The illustrations are expressive without being heavy on detailing. But I enjoyed the differences, especially scenes when Kamala is having mundane interactions with her friends and family. They pose an integral part of her story, not merely as inconveniences to be shoved aside when she has to dart out to fight crime.

This is a superhero origin story with a difference and one that drew me in from the first page when I saw Kamala drooling over a harim sandwich. American or not, ordinary or super powered, life is filled with tough choices. Ms. Khan has her work cut out for her and I can’t wait to see her take it on—along with all the assorted bad guys in New Jersey.

Apr 25, 2017

Honestly, I can't think of a single negative thing to say about this first volume. Kamala is spunky and energetic, super likable, and the story is just plain fun. I'm the first to say I'm not the biggest Marvel fan, but this introduction to Ms. Marvel has me hooked.

Apr 11, 2017

A very cool book.

PinesandPrejudice Dec 16, 2016

This graphic novel was okay. I like the cultural variety and I admire the characters but I wasn't interested enough to want to continue with the series. I also don't really understand how she got her powers. It feels very random -- I would have rather a weird experiment gone wrong than just a wish being granted.

Nov 25, 2016

I went into reading volume one of Ms. Marvel with very high expectations and I was so impressed. The character driven elements are really where this book shines. Th art is also just wonderful! The character expressions and movement within conversations really conveyed underlying subtext beautifully.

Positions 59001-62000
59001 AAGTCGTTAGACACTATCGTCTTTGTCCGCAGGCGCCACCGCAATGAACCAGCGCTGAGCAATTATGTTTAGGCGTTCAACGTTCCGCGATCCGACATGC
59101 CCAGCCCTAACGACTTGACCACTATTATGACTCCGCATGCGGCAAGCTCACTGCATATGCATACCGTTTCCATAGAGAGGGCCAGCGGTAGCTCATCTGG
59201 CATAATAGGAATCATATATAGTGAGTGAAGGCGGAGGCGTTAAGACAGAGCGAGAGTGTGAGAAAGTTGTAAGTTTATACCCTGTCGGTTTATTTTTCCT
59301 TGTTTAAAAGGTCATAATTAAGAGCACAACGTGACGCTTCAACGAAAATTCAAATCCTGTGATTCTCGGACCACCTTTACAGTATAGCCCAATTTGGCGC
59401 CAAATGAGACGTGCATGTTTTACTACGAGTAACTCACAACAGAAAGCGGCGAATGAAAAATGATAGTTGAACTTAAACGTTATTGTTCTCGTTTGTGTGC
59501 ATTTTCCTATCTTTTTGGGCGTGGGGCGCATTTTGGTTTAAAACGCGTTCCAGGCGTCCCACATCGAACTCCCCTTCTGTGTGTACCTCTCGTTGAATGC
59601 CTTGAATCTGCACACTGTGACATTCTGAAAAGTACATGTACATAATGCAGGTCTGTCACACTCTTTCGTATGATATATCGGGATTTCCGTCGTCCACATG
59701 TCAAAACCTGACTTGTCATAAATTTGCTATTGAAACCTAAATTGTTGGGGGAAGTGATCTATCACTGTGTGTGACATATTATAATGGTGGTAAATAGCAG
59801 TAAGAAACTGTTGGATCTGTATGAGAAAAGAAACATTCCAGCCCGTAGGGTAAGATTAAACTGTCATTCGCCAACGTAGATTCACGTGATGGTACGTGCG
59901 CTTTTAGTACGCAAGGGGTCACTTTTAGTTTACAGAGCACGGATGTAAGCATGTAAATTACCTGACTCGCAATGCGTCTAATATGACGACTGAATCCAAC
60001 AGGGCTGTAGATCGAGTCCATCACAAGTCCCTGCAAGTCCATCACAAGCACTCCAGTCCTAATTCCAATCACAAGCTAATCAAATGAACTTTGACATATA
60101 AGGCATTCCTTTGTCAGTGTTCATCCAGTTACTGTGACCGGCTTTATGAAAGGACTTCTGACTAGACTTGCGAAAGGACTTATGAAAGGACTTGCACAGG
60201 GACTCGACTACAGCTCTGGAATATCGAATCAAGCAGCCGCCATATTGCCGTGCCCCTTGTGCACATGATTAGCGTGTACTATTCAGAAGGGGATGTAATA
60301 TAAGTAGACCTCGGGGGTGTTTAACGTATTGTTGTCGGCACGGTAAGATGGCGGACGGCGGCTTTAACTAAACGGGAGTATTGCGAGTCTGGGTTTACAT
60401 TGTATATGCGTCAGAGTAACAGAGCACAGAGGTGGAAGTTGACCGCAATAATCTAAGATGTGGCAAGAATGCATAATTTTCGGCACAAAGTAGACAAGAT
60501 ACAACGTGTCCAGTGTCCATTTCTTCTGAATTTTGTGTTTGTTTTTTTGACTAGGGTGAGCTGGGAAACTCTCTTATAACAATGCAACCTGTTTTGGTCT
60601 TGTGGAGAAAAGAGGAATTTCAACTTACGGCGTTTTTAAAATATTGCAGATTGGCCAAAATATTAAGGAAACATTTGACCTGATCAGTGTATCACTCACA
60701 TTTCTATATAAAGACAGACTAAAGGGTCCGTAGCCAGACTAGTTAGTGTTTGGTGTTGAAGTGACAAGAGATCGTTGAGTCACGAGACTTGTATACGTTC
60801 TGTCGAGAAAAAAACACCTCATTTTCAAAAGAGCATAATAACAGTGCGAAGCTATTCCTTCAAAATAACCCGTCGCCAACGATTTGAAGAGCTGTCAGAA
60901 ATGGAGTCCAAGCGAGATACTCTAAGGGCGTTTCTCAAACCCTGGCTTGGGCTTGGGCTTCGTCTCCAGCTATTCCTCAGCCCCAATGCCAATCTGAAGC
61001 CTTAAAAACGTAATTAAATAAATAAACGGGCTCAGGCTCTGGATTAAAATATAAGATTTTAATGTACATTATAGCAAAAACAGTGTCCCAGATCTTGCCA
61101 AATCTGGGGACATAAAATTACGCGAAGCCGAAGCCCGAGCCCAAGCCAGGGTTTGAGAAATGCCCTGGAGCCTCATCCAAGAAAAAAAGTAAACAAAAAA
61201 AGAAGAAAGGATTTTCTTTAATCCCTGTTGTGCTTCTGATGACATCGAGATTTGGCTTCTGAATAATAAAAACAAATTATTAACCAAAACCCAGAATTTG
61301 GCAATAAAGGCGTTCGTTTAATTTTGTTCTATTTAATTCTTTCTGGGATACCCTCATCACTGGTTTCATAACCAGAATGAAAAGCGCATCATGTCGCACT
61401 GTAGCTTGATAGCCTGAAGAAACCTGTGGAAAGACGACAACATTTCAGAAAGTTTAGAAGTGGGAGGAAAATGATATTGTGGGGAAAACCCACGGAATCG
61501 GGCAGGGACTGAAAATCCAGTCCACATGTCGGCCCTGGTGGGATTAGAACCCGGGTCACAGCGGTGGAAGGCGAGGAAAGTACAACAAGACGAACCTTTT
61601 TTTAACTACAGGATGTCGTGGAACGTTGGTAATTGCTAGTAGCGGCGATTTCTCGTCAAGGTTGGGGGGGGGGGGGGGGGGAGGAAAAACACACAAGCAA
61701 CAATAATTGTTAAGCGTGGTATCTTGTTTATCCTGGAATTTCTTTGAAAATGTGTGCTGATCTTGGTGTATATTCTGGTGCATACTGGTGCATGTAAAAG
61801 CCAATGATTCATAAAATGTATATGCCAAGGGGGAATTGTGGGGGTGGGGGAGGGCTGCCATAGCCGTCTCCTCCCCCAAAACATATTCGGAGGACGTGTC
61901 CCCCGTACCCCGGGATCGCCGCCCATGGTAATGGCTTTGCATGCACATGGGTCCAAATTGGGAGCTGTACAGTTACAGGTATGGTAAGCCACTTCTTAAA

DPLjosie Nov 11, 2016

I love Kamala's story! We're on to #5, read them all!

Oct 23, 2016

I really enjoyed this. I think Kamala is such a great character. She's relatable. She's just a teenage girl trying to fit in. Her family is really strict. That was definitely something I related to her on.

I really like her power. I love that she needs time to figure her power out. Learn how it can be used. She's not just automatically badass. She's a mess when she first gets her powers. She's still learning at the end of the book too. She doesn't have it all figured out. I really like that a lot.

The way she got her powers was confusing as all out, though. I'm not sure what happened there really. I have an idea. I'm hoping that is expanded on more in the next volume.

I loved Bruno.He's a great character. Definitely, can see how much he cares about Kamala. I ship it. Hoping good things for his character down the line. Please don't kill him for Kamala's character growth or an arc. I see it too much. I don't need it.

The villain seems really interesting to me. Scary too. Excited to see what happens next in Kamala's story. What will she have to face next? Will she continue to get grounded over and over again? Probably. She really should just tell her parents she's a superhero. Why does no one ever do that?

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Add Age Suitability

Apr 17, 2016

R2_D thinks this title is suitable for 10 years and over

Feb 27, 2016

doublemagicman thinks this title is suitable for 11 years and over

Dec 07, 2015

Maukingbird thinks this title is suitable for All Ages

ChrisWilms Apr 28, 2015

ChrisWilms thinks this title is suitable for 10 years and over


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Aug 25, 2015

2015 Hugo Award Finalist
Best Graphic Story


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Mar 06, 2016

Violence: Superhero violence.


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Aug 02, 2015

"Good is not a thing you are.
It's a thing you do."